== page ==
Some cases are more straightforward. Daniel Kunka, a student at Cal State L.A., was hired by Whyville to float around the site watching for suspicious behavior or banned words and meting out punishment. When a girl uttered the “b” word, Kunka rendered her unable to chat for three days.
Other sites have set up stings to catch cheaters, posing as children or watching players who know information that could be acquired only by cheating. Some of the monitoring borders on pesky. Kids sometimes roll their eyes at moderators and continue whatever it was they were doing.
“When in doubt, we err on the side of the user,” said Debbi Colgin, head of community and customer services at Habbo, a virtual world that monitors its chats 24 hours a day. “We would rather educate them and warn them than not.”
In November, Dutch police arrested a teen who stole passwords and furniture from Habbo users, and they questioned five others. The case is pending.
Eric Ey, a 14-year-old from Anaheim, doesn’t think Whyville could monitor more than it already does, because kids will always find a way to get around the rules. Also, he said, it’s often difficult to find out who is cheating online.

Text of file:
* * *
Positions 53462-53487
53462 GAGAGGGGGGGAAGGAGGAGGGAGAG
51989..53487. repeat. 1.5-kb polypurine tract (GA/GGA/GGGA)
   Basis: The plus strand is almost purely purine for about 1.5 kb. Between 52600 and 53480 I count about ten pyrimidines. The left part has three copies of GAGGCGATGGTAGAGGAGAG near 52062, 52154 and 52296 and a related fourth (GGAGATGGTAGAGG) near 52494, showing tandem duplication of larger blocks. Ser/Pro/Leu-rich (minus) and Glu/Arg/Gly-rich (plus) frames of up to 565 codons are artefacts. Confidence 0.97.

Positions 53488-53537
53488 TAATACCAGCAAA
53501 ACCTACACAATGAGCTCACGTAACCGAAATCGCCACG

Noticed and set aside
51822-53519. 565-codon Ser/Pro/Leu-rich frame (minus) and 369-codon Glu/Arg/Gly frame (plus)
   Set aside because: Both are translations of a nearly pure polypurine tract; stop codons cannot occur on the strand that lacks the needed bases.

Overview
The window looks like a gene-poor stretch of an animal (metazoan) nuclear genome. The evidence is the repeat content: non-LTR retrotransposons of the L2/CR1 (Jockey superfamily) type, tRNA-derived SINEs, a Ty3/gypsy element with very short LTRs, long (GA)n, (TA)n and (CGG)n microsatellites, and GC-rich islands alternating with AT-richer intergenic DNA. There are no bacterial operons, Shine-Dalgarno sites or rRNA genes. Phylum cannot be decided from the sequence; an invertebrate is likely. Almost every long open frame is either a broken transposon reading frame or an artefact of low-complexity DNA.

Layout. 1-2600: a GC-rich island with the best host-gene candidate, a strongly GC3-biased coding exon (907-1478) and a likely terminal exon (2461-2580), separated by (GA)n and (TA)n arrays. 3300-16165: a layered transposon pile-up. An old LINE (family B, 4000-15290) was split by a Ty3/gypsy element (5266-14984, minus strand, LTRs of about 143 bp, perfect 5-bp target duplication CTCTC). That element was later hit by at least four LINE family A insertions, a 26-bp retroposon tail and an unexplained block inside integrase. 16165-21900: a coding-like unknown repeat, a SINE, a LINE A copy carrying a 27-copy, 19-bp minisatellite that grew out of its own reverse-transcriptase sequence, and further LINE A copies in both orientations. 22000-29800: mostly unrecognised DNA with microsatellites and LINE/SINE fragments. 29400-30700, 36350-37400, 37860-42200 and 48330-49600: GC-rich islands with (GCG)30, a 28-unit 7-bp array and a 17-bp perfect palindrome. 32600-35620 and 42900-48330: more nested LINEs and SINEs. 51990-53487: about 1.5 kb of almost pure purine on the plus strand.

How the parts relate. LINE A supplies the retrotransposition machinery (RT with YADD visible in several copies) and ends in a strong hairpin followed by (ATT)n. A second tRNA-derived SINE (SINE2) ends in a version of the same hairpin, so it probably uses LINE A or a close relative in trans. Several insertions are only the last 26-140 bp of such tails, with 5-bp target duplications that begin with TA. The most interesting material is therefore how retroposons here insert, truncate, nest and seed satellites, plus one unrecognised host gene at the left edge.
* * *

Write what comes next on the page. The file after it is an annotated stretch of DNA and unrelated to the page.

“You go to a playground and push some kid, you’ve got a teacher coming after you,” he said. “Online, it’s hard to trace.”
It’s no comfort for parents. Joanna Stebbins, mother of Sophia, put parental controls on the family’s computers, blocking Internet chat rooms and adult-occupied virtual worlds such as Second Life to protect her daughter from adults she didn’t know.
But Stebbins didn’t think to be concerned about virtual worlds for kids.
“I had assumed that as long as I blocked her from chat rooms, she wouldn’t have anything bad happen,” she said. “But she really was so upset.”
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How can you keep your child safe in virtual worlds? Here are tips from Common Sense Media, which recently released an Internet Safety Scorecard analyzing top children’s and teens’ social networking sites.
Keep personal information private. That means your child should not reveal his or her name, school, age, phone number or address to anyone on the site.
Don’t divulge passwords to anyone. That means even to your child’s friends. Parents, however, should know their children’s passwords.
Encourage your child to report inappropriate content or behavior in virtual worlds to you and the site administrator.
Make sure your child is on an age-appropriate site. Don’t let your children on sites such as Second Life unless they are old enough to handle adults on their own.
Use privacy controls. Many sites allow users to choose which part of their profiles are public.
Do your research. Some sites have better filters and quicker staff responsiveness than others.
Source: Common Sense Media